If I asked you what you thought was the most important diet/dental link, what would you say? Would you say not eating candy and sugary foods because they cause cavities? You certainly wouldn’t be wrong. If you said eating a lot of fresh vegetables and fruits is good for healthy teeth, again you wouldn’t wrong. The typical high sugar, Western or SAD diet are definitely working against dental health. But for most people, it would end there.
Certainly eating a lot of processed foods which typically contain artificial additives and sweeteners (in lieu of sugar, but not any better!) will not provide the nutrition to keep your teeth healthy. Unfortunately in this fast-food world in which we live, many people default to fast foods or processed foods because of being perpetually busy and short on time. We are all busy and we all have the same 24 hours so for me this isn’t a good enough excuse. We make time for whatever we deem to be important. So it’s more about setting priorities but that’s a topic for another post.
What we are learning now is that the kind of food you eat affects your mouth in another way. It changes the composition of the bacteria. Consider this statement by Professor Alan Cooper, ACAD Director:
“The composition of oral bacteria changed markedly with the introduction of farming, and again around 150 years ago. With the introduction of processed sugar and flour in the Industrial Revolution, we can see a dramatically decreased diversity in our oral bacteria, allowing domination by caries-causing strains. The modern mouth basically exists in a permanent disease state.”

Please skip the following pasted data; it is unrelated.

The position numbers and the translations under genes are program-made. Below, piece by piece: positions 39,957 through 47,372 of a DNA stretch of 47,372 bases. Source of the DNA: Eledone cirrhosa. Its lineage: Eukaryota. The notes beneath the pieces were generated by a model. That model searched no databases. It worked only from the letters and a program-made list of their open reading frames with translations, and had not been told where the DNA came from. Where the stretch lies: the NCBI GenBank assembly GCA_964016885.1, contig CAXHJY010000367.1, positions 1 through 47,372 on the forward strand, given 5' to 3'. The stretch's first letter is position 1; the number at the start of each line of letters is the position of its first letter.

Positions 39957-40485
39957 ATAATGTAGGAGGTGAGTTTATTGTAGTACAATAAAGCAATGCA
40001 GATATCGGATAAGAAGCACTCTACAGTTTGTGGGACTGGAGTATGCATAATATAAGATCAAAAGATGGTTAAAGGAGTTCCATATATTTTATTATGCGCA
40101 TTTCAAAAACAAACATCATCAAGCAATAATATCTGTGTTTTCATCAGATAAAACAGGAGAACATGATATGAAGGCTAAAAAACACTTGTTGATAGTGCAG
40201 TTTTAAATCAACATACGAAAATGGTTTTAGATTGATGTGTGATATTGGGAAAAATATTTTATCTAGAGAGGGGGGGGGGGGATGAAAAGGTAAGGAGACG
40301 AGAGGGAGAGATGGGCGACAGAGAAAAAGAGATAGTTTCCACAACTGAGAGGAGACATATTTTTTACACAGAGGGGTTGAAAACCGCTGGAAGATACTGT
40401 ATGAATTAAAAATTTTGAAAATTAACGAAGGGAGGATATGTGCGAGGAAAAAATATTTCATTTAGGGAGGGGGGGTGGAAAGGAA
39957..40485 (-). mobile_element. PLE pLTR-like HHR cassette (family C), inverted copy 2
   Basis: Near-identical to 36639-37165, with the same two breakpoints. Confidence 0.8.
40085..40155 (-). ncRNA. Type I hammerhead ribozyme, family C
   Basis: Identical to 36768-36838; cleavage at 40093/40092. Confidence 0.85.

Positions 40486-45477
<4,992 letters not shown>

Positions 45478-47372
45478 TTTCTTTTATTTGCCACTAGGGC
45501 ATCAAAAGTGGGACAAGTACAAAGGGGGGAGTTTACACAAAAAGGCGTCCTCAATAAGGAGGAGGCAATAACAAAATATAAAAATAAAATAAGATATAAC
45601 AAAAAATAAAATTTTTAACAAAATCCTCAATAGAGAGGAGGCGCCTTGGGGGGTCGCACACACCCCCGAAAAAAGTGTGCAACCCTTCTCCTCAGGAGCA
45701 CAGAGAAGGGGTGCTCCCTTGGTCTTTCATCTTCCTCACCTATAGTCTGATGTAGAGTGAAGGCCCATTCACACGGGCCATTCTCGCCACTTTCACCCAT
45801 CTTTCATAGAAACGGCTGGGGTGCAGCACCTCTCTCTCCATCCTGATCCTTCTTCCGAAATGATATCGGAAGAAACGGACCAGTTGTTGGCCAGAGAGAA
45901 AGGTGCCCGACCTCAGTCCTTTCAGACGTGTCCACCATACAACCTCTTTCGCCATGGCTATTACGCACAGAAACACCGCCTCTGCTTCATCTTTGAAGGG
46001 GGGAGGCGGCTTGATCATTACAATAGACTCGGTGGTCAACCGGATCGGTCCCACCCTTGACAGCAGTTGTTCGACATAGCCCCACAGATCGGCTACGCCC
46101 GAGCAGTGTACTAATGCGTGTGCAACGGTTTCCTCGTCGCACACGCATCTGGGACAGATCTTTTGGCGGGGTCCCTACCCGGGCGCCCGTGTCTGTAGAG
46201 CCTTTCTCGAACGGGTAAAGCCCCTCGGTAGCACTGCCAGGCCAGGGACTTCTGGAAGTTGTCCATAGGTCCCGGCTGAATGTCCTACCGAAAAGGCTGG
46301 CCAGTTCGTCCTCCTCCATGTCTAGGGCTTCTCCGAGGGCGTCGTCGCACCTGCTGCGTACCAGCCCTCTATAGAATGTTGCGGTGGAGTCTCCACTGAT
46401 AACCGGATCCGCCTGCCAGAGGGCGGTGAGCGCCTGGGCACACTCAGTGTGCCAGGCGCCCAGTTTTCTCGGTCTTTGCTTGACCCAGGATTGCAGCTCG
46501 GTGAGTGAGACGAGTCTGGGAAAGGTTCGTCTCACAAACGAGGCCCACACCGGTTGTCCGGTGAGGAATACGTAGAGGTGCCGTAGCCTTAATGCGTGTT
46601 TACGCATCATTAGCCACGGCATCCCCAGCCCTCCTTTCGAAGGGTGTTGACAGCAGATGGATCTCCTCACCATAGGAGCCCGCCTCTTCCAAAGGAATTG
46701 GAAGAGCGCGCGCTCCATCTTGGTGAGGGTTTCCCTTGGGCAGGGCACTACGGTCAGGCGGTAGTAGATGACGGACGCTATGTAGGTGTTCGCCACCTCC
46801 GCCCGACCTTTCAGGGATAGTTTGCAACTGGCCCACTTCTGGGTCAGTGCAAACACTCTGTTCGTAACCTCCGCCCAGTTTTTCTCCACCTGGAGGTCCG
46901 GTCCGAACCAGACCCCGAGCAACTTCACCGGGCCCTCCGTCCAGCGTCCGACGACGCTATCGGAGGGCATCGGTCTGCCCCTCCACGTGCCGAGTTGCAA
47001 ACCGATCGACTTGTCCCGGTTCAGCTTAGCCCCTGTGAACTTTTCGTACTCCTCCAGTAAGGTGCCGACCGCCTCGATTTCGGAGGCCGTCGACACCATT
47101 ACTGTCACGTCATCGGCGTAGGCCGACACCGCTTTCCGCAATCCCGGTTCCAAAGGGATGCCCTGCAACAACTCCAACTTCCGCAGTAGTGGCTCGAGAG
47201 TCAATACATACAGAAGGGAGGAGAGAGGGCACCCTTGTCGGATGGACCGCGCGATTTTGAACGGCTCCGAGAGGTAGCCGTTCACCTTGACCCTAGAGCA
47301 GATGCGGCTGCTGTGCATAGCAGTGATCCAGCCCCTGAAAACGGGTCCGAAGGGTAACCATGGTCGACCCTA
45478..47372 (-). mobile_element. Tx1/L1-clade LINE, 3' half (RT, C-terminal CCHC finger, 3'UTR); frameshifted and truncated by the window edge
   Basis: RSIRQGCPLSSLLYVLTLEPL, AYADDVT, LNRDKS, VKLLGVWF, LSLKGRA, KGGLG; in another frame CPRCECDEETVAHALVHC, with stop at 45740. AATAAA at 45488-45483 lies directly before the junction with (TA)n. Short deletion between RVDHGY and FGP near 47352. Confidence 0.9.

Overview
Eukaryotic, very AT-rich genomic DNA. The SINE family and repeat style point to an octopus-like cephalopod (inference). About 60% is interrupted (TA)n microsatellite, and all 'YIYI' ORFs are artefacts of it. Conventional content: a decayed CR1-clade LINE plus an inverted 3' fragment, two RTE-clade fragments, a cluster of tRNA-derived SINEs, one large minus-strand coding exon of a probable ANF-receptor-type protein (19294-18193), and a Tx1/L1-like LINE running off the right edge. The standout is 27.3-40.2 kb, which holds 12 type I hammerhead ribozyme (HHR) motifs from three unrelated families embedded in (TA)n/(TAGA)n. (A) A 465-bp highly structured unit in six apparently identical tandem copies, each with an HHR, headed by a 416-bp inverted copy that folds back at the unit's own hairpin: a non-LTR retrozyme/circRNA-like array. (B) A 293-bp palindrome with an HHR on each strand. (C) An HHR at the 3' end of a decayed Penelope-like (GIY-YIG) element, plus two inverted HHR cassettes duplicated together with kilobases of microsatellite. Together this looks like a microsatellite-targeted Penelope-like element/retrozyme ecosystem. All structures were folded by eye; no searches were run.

DNA preserved in calcified bacteria on the teeth of ancient human skeletons reveals how the changing diet and behavior from the Stone Age to the modern day has impacted dental health. It shows how the dietary shifts as we moved from hunter/gatherers to agricultural to manufactured foods has caused negative changes in our oral bacteria.
1.Carbohydrates like grains and refined sugar cause a specific type of oral bacteria to be released in order to digest the particles or ‘residue’ of carbs that are left behind on your teeth after you eat. This particular bacteria mixes with your saliva and forms plaque, which eats away at tooth enamel and causes cavities.
Cavities became common when grains were introduced into our diets.
Often when people avoid animal protein in an effort to improve their health, they add in grains to replace them. We begin digesting grains in our mouths so when you increase how much you consume you are doing a lot of this digestive work and it can’t help but affect your teeth. If you are getting more cavities, maybe it is in part due to increasing the amount of grains you are eating.
2.Also, it may surprise you to know eating a low fat diet can negatively impact your dental health. You need healthy fats in order to absorb and utilize fat-soluble vitamins like A, D, E and K. Vitamins D and K are especially critical to dental health since they are needed in order to absorb calcium and deposit it where it is needed – in bones and teeth.
3.If you eat a mostly plant based diet that includes beans, legumes, nuts and seeds, you should be aware that those very healthy foods contain phytic acid which inhibits your ability to absorb the minerals in those foods. It’s also been found to hinder absorption of vitamin D as well.You don’t have to stop eating them, you just have to soak and/or sprout them in order to deactivate the phytic acid so your body has access to the minerals so important to your gums and teeth.
Is it possible your diet could be causing your dental problems?
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Ann, I always learn so much from you!
Thank you Debbie. I always appreciate your support and comments.
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